This episode's guest is Eliza Reynolds. Eliza is a senior at Brown University where she is studying developmental and social psychology & Gender Studies.
Eliza was a peer-counselor throughout high school and an S.O.S. trained educator for Planned Parenthood. She continued to use these skills working in Providence city schools as a sexual health educator. Eliza has recently co-authored a book titled: Mothering and Daughtering: How to Create a Deep and Enduring Relationship Through the Teen Years with her mother Sil Reynolds. Eliza was a featured presenter at the 2013 Emerging Women Live Conference in Boulder, CO.
In this episode of Grace & Fire, Eliza and I speak about:
Perfectionism and her battle with her inner critic
How perfectionism isolates us as women and how she recommends to break these walls
Advice for Moms to help their daughters cultivate self-acceptance of their bodies
A final piece of wisdom for girls who are facing their inner critics
Tune in and listen to Freeing Girls from a Culture of Perfectionism with the young and insightful: Eliza Reynolds.
Subscribe to the Emerging Women podcast on iTunes.
Chantal Pierrat: Welcome, Eliza!
Eliza Reynolds: Well, thank you, Chantal!
CP: Now, tell us where you are right now.
ER: I am in Providence, Rhode Island. It is drizzling outside [and] that typical New England fog that’s settling in. I’m at school at Brown University, finishing up my senior year, and I’m curled up on my couch with my candle and my mug of tea. I’m so excited to be here talking to you.
CP: Nice! Now, you’re in your senior year, and you also just published a book that you co-wrote with your mother.
ER: Yes, ma’am, I did.
CP: And you also are launching, I believe, a website.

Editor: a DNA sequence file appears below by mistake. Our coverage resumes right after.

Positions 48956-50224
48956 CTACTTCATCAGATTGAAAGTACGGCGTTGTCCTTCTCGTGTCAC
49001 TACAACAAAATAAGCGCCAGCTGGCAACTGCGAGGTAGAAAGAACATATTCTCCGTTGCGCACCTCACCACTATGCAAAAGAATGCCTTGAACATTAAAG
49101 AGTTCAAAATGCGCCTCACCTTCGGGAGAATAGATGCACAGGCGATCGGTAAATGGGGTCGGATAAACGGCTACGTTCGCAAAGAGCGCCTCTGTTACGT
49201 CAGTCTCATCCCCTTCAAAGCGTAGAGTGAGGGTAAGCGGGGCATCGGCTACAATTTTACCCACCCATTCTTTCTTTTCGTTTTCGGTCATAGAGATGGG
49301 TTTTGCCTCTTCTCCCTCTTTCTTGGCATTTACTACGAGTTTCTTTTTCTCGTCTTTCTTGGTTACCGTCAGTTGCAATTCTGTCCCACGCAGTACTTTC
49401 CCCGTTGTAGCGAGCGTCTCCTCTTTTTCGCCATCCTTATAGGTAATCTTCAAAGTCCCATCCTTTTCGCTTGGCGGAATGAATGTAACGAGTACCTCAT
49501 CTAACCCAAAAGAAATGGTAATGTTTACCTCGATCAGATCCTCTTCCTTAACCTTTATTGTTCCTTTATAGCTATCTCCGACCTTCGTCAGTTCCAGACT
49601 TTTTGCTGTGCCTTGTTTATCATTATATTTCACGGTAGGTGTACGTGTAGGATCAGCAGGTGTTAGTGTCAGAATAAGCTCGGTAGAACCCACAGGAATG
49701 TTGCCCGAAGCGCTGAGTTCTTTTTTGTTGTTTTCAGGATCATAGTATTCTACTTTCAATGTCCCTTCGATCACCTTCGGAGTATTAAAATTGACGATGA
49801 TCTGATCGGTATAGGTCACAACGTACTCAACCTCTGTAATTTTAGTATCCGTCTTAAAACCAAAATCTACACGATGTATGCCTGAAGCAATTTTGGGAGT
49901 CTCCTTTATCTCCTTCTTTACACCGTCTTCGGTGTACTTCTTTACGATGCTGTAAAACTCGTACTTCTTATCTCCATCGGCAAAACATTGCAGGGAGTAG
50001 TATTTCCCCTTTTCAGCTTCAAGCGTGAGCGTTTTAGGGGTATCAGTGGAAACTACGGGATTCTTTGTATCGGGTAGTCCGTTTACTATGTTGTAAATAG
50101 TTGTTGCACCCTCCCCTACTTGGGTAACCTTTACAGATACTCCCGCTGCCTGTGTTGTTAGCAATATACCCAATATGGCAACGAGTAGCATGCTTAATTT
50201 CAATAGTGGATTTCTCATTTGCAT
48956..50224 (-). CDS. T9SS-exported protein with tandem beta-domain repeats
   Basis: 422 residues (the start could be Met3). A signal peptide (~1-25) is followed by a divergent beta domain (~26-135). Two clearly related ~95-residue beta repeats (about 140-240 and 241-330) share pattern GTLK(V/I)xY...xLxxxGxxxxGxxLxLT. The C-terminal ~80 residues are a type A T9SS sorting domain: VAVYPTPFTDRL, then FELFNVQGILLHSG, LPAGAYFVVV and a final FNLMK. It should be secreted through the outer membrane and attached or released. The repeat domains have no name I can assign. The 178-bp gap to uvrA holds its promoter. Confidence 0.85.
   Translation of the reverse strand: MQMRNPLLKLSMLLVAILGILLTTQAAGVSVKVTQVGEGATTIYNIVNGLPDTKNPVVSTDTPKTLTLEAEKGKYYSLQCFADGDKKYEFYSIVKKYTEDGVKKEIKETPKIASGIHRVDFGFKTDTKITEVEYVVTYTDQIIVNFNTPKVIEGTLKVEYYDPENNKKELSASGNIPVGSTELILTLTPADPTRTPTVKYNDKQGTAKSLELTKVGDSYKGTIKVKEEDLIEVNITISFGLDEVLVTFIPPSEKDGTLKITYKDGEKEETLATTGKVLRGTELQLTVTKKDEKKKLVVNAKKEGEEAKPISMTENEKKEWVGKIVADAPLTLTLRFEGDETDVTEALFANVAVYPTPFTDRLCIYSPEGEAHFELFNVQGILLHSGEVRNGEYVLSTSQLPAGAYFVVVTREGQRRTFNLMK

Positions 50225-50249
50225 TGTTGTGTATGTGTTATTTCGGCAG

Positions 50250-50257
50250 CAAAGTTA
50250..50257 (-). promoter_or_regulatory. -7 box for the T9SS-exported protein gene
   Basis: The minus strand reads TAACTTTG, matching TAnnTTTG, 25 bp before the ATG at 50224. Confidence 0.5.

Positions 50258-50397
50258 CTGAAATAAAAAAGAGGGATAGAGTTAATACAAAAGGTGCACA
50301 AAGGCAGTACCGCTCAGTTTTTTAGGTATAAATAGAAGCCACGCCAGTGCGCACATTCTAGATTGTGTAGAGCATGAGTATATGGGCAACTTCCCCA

ER: Yes, I am. TheWholeGirl.com is the new beginning that I’m really excited about. I come from a background of teaching—actually, we’re in our eighth year of teaching together, my mother and I, and I’m 22, so that’s pretty exciting to have had this legacy of teaching behind us and really be heading into innovating material together as a mother-daughter team.
But as a senior [who’s] graduating, I’m launching my own work, The Whole Girl, which is looking at wholeness versus perfectionism, specifically in teenage girls today. But, gosh, our inner teenage girls never truly leave us. Even though I may be 22, I still feel pretty tied in, and I know, for example, women like my mother do as well.
So it’s for the whole girl in all of us, really. And [it’s about] looking at wholeness as an alternative model to perfectionism and to a pretty rapid and dangerous culture of perfectionism that often gets masked behind other standards or other goals that can be very dangerous. And [it’s about] looking at ways that we can see ourselves live as whole entities, whether it’s not just as a value of our bodies as the center of our identities—where we ourselves look at ourselves in wholeness and work to live for and towards wholeness as an experience.
CP: And do you have personal experience with perfectionism? Do you feel like you’ve been a perfectionist?
ER: Oh, yes ma’am! [Laughs] Oh gosh, yes. I can definitely say perfectionism has been one of my inner demons, among other things. Different traditions call it different things, whether it’s the super ego, to be Freudian, or the inner critic is definitely one, a phrase that speaks very powerfully to me, or if you look at it in Jungian psychology, often we hear the voice of the inner negative mother or the inner negative father. And for me, it’s been a pretty consistent cohabitant of my brain. And I would say that my inner critic, in many ways, has served me [by] kicking my own ass into gear in one of the most awesome ways.
And yet, there came a time that my inner critic was truly running the show, and that I was living in a place where I was being negatively driven from moment to moment, from achievement to achievement,